- To be ready to run a marathon at any time. When I first started running about 4 years ago, I achieved this standard in 3 months. I'm not talking about running a Boston qualifying time. I'm simply talking about the ability to smoothly run a marathon without injury in under 4 hours.
- To be able to swim a mile. When I spent a semester at the MIT Stata Center (see my off-blog entry here) back in 2007, I swam nearly every day there. With the friendly encouragement of the lifeguard, (I don't even remember his name except he was a bit on the large side with a somewhat unforgettable Boston Irish accent and demeanor), I achieved the mile mark briefly despite horrible swim mechanics, and the real fear of having to be fished out before being able to count up to 37 laps or whatever it took to surpass the so-called "swimmer's mile".
- A third secret benchmark. Maybe I'll expand on this in a later post, but for now allow me to leave it unclarified.
Friday, April 15, 2011
Back in the groove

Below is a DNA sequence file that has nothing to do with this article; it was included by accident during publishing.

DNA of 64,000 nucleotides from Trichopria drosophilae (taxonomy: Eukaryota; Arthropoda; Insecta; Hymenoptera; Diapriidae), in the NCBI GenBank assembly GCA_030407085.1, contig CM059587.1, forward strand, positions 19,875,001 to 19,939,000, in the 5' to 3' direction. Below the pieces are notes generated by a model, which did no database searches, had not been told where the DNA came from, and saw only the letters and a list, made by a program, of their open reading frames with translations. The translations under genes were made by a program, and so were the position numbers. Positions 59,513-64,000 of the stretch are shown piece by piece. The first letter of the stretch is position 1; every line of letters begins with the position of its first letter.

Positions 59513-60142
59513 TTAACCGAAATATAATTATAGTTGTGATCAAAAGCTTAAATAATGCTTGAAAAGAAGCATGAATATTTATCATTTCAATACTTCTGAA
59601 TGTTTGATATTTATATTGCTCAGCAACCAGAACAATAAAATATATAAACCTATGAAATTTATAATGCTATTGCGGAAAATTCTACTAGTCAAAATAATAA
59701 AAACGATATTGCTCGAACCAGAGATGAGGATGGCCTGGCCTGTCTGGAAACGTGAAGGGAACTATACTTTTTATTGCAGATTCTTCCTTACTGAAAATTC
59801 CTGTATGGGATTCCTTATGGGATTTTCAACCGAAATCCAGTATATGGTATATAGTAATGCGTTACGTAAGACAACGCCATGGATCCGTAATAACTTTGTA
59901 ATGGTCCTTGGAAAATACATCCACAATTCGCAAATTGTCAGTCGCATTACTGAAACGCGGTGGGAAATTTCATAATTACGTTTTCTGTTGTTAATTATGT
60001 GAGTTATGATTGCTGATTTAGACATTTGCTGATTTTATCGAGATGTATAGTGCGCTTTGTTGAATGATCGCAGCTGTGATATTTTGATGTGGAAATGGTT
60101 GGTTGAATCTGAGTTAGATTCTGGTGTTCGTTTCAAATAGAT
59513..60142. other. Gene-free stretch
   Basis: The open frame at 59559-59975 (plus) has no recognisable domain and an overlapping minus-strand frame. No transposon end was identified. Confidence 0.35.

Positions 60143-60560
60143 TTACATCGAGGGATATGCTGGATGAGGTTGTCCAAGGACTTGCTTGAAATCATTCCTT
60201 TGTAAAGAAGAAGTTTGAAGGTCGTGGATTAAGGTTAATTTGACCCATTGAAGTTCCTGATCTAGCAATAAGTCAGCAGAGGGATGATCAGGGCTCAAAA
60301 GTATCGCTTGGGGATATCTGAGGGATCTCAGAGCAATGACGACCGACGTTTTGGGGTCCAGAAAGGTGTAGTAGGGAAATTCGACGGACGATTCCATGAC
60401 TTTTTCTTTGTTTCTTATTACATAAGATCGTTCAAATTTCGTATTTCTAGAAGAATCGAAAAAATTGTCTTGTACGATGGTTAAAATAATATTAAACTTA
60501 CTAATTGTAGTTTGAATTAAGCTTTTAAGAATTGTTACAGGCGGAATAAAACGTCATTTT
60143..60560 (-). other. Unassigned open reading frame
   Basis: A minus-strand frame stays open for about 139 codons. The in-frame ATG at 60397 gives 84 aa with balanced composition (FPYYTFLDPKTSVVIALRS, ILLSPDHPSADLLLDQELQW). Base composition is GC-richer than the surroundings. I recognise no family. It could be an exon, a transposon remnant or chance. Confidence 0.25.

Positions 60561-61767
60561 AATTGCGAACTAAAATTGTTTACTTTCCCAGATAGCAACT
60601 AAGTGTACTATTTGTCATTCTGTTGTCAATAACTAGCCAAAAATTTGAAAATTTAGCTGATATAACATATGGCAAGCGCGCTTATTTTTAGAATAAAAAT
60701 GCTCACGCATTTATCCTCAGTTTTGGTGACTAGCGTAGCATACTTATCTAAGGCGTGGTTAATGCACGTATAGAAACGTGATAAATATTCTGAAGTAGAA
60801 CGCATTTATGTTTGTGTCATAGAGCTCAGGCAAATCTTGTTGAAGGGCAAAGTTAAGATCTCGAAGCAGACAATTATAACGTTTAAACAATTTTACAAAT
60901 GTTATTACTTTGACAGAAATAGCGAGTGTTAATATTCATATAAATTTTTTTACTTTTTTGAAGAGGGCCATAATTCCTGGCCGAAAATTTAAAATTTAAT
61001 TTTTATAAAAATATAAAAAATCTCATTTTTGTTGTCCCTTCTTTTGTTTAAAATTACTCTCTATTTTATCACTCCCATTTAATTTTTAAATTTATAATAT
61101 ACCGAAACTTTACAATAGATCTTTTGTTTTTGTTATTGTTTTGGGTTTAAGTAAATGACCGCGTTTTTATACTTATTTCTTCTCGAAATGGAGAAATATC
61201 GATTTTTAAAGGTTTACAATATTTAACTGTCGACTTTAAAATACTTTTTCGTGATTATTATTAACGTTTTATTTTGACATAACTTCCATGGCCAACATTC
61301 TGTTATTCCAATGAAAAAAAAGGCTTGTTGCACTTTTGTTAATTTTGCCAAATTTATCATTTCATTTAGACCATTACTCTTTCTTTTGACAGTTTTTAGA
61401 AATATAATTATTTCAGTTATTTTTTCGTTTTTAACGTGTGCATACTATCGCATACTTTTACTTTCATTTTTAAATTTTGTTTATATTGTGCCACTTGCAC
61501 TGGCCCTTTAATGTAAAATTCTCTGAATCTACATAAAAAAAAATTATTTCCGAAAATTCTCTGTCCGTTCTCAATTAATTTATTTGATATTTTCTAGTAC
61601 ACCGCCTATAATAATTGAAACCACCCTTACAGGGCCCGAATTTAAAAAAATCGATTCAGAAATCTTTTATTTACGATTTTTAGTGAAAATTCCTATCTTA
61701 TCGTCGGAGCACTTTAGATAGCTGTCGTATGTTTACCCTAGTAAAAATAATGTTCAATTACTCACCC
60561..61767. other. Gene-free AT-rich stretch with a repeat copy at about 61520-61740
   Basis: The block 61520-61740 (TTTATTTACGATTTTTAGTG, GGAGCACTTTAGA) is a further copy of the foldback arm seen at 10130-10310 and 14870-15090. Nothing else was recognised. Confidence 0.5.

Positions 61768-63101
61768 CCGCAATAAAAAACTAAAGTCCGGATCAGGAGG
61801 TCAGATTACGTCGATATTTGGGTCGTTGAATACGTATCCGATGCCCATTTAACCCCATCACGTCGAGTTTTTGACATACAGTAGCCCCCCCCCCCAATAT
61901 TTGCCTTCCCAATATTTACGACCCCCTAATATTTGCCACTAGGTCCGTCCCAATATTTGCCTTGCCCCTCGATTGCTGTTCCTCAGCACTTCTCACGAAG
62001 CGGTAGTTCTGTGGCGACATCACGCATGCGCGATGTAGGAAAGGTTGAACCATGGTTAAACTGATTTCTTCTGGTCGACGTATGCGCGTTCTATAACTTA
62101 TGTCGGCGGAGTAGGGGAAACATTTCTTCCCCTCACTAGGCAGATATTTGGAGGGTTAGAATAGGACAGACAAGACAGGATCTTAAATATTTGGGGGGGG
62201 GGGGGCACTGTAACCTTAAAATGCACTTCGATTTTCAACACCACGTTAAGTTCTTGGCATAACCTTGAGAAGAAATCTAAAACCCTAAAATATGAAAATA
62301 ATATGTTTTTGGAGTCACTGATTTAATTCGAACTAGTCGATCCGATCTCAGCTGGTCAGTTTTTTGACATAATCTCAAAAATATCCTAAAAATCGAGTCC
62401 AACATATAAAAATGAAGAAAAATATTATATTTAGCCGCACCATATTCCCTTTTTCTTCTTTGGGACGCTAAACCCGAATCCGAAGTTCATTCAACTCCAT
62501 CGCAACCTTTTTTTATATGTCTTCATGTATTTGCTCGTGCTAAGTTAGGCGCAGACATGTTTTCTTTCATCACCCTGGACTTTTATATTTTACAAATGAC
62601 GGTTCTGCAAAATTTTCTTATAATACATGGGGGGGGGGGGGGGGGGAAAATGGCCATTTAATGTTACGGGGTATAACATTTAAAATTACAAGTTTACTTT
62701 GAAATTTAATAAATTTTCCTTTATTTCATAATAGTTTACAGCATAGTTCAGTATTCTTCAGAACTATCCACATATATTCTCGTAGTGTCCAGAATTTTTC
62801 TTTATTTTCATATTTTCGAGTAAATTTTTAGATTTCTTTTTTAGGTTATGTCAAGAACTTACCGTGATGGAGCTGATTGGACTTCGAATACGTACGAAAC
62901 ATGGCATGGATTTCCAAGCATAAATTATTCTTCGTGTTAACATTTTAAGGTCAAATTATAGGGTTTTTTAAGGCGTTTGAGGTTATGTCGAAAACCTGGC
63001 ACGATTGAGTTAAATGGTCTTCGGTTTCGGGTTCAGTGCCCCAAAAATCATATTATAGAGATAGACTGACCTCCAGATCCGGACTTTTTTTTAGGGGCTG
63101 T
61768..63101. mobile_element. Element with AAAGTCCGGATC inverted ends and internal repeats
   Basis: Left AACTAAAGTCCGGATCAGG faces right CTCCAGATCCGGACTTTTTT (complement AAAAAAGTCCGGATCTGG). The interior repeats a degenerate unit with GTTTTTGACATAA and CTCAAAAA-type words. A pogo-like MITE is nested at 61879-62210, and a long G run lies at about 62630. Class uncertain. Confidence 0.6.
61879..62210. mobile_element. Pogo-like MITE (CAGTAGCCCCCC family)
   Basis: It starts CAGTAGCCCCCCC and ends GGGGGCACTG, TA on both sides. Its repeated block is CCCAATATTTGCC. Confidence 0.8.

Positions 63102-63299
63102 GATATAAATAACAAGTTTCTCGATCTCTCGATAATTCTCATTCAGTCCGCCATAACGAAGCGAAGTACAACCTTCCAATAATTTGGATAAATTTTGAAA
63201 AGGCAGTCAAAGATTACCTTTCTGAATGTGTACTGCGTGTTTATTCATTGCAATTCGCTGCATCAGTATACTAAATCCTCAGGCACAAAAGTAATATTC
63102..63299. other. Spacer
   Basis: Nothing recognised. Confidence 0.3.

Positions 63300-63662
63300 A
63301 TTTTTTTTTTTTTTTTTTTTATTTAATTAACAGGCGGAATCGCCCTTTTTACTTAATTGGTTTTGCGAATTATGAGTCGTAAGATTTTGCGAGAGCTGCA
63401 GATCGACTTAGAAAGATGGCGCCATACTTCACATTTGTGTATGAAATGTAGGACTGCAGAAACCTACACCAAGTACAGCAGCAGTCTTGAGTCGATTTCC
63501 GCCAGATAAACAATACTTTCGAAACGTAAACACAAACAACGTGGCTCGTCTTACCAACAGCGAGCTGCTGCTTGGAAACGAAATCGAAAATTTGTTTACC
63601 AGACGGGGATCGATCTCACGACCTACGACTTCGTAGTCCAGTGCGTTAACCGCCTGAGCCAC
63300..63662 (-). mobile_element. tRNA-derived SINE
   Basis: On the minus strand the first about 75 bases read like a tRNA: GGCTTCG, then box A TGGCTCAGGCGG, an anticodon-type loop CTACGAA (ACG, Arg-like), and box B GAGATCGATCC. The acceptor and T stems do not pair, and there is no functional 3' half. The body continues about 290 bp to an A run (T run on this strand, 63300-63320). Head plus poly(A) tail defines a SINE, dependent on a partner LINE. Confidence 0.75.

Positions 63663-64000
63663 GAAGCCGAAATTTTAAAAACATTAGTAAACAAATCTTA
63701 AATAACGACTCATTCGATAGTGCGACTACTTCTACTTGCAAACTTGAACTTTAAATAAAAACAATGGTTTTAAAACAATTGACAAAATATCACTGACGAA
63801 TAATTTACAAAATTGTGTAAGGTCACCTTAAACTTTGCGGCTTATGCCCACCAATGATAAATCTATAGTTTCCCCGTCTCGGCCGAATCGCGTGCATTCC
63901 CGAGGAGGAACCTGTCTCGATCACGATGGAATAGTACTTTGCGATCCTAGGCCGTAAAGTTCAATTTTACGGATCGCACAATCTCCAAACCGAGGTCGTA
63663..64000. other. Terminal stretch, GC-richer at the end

Several thousand years ago, the Roman poet Juvenal wrote "orandum est ut sit mens sana in corpore sano" from which we derive that now famous quote about a healthy mind in a healthy body. For a variety of reasons, recently, I confess I have kinda let my body and fitness slide. This has become unacceptable. Not from reasons of vanity: it's not just about the physical, there is a mental cost component as well. Mentally, I've noticed I've slid a bit too. Of course, we all know there is a strictly limited number of hours available in a week. So, one of these reasons is purely a resource limitation. It's easy to crowd out time for physical recovery. I should know as a cyclist who used to train systematically with a powermeter, getting stronger is a feature of recovery, not the actual workout. Spacing the workouts out appropriately is crucial. Trying to recapture my halcyon New Jersey ping pong days of a decade or more ago, I've concluded I've gone a bit overboard. This has crowded out basic fitness. I find ping pong somewhat frantic and mentally challenging. I love a good challenge but it doesn't have that mind clearing, mental relaxation aspect that accompanies a good long run (or a steady bike climb up Mt Lemmon), where endorphins enhance and subtly flavor the rhythms of one's own body: for example, the flow of breathing while teasing up again and again against the anaerobic threshold, the sheer pleasure of the mechanics of footfall blending with a moving center of gravity. It all accelerates and relaxes at the same time, footfall eventually becoming so brief and light it almost blurs into the desert landscape. And before you know it, it's 10 kilometers or 10 miles. And you smile and you smile... Rather than attempting to wax obscurely about that state of body and mind, it is time to get real, and review and renew my basic fitness vows, to ensure that baseline I have promised myself in the past I would make time for and maintain. Simply stated: